better relationship between the two races.”

wrote guidelines for sermons to be preached throughout the diocese on the moral
demand of integration, but remained convinced that school integration would be
dangerous for black parishioners. Nevertheless, only two days after this entry,
on July 3, the bishop wrote that he had received letters from two black
families requesting admission of their children to schools “which we have
considered white.” He laments being in an embarrassing position, feeling that
“a bit more preparation of our whites is prudent.”

doubt the bishop was sensing great tension in the air. Only two weeks earlier,
the field secretary for the NAACP, Medgar Evers, had been assassinated, and
once again the nation’s attention was on Mississippi. The immediate aftermath
of the assassination saw Gerow in a political role to which he was naturally

had been active in drawing together white ministers in the various churches in
Jackson for some time, and in fact had arranged for a meeting that included
black ministers only five weeks earlier. The groups had hoped that their
combined voices might thaw the icy relationship between blacks and the Jackson
Chamber of Commerce. But after the assassination, the bishop felt compelled to
make a public statement which he shared with the press.

opportunity to act decisively happened one year later, July 2, 1964, when
President Lyndon B. Johnson signed into law the Civil Rights Act. Bishop Gerow
issued a statement to the press the next day.

of us, bearing in mind Christ’s law of love, can establish his own personal
motive of reaction to the bill and thus turn this time into an occasion of
spiritual growth. The prophets of strife and distress need not be right.”

Aug. 6, the bishop published a letter to be read in all churches the subsequent
Sunday (Aug. 9), indicating that “qualified Catholic children” would be
admitted to the first grade without respect to race. He called on all Catholics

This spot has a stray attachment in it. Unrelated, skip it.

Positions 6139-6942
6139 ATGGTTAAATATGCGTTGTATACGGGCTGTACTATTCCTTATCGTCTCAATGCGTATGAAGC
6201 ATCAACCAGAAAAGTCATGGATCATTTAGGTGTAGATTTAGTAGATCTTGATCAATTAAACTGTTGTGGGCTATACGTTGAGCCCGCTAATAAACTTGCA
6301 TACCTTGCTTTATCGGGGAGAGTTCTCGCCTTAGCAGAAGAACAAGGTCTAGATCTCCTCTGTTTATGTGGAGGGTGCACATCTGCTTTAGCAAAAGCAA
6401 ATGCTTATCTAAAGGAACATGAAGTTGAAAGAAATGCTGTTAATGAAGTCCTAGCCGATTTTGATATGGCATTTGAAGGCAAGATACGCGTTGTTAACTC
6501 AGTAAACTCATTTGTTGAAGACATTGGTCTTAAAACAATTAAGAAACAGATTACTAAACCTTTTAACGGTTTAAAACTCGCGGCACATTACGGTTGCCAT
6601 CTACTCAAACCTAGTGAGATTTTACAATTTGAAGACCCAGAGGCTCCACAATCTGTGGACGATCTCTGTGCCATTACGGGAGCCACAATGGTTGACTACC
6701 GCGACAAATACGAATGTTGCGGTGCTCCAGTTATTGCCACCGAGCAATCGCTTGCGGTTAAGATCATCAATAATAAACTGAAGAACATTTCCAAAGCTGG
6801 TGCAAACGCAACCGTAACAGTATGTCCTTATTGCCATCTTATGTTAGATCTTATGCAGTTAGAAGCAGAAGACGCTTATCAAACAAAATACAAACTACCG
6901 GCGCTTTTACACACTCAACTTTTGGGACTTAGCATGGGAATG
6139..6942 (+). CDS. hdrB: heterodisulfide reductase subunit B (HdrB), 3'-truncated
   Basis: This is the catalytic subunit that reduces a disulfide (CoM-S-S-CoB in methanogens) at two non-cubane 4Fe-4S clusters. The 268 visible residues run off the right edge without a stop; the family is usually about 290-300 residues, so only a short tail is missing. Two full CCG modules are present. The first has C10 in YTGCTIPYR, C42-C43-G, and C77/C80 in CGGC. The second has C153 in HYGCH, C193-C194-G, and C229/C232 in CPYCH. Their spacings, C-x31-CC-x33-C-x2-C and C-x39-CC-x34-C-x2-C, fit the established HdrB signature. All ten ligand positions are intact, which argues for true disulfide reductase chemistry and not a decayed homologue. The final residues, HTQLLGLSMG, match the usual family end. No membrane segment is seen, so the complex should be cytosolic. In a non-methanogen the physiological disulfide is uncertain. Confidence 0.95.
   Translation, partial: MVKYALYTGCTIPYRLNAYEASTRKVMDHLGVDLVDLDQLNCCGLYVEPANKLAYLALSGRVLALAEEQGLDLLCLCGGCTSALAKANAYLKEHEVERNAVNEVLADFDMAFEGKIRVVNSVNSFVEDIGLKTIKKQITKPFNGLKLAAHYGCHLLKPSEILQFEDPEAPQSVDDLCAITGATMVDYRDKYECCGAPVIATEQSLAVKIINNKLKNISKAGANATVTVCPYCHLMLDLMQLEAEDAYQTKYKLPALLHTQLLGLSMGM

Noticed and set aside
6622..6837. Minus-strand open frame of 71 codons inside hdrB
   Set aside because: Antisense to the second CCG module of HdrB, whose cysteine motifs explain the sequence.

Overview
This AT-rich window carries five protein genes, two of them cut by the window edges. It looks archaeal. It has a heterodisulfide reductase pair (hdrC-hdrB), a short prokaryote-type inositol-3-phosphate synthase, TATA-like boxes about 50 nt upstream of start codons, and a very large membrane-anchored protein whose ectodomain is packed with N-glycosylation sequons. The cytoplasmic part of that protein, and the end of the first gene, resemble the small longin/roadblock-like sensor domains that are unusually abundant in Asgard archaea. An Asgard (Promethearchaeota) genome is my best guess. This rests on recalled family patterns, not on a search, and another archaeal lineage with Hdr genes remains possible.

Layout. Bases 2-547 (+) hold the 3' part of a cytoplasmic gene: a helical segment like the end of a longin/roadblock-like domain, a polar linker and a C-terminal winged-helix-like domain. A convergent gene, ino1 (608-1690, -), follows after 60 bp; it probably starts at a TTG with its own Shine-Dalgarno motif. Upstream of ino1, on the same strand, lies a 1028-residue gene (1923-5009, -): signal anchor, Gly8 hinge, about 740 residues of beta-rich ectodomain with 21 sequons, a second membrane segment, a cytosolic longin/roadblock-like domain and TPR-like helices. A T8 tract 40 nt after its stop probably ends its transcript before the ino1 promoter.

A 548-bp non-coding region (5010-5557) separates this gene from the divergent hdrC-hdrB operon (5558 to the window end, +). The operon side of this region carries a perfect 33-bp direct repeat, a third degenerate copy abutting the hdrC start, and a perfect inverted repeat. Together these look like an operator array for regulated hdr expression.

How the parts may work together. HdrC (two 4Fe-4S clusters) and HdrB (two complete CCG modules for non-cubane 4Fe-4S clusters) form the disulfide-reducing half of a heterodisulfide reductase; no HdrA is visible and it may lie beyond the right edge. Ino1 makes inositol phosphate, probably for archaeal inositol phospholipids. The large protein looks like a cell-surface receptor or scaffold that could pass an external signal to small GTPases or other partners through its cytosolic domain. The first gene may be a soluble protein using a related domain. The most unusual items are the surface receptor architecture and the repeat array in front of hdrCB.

to “a true Christian spirit by their acceptance of and cooperation in the
implementation of this policy.” In a letter to his chancellor, Bishop Gerow
describes this move as “more in accord with Christian principle than of
segregation.” The following year, he desegregated all the grades in Catholic

recent months, we also have seen tragic examples of racially motivated hate
crimes. Later this year, the U.S. bishops plan to release their first pastoral
letter on racism in nearly 40 years. Mindful of the gifts that people of all
races bring to the community of faith, and of the need to work towards a just
social order, the president of the U.S. Conference of Catholic Bishops, Cardinal
Daniel N. DiNardo of Galveston-Houston, said at the launching of the racism
task force last August, “The vile chants of violence against African-Americans
and other people of color, the Jewish people, immigrants, and others offend our
faith, but unite our resolve. Let us not allow the forces of hate to deny the
intrinsic dignity of every human person.”

over a hundred years, Catholic Extension has been serving dioceses with large
populations of the poor, the marginalized and people of color, and have sent
millions of dollars to ensure that they have infrastructure and well-trained church
leaders that will form them for positive social change. Our dream is that these
leaders will, in the words of Pope Francis, “awaken what is deepest and truest”
in the life of the people, and ultimately be the catalyst of transformation in
their communities.

this 50th anniversary of Rev. King’s assassination, we are mindful of all those
Christians who have gone before us in the struggle for a more peaceful and just
society, so that we may be inspired by their example to confront and struggle
with the pressing questions of our day. Bishop Gerow’s extensive efforts to
chronicle the important period of his episcopacy remind us that we, too, live
in the midst of a history that others will remember and judge in the light of
God’s call to live justly.

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is director of mission education for Catholic Extension in Chicago and the
author of many books on Catholic theology and spirituality.

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to this article was Mary Woodward, chancellor of the Jackson Diocese, who
assisted with the Bishop Gerow archive, from which the historical material in
this article is drawn.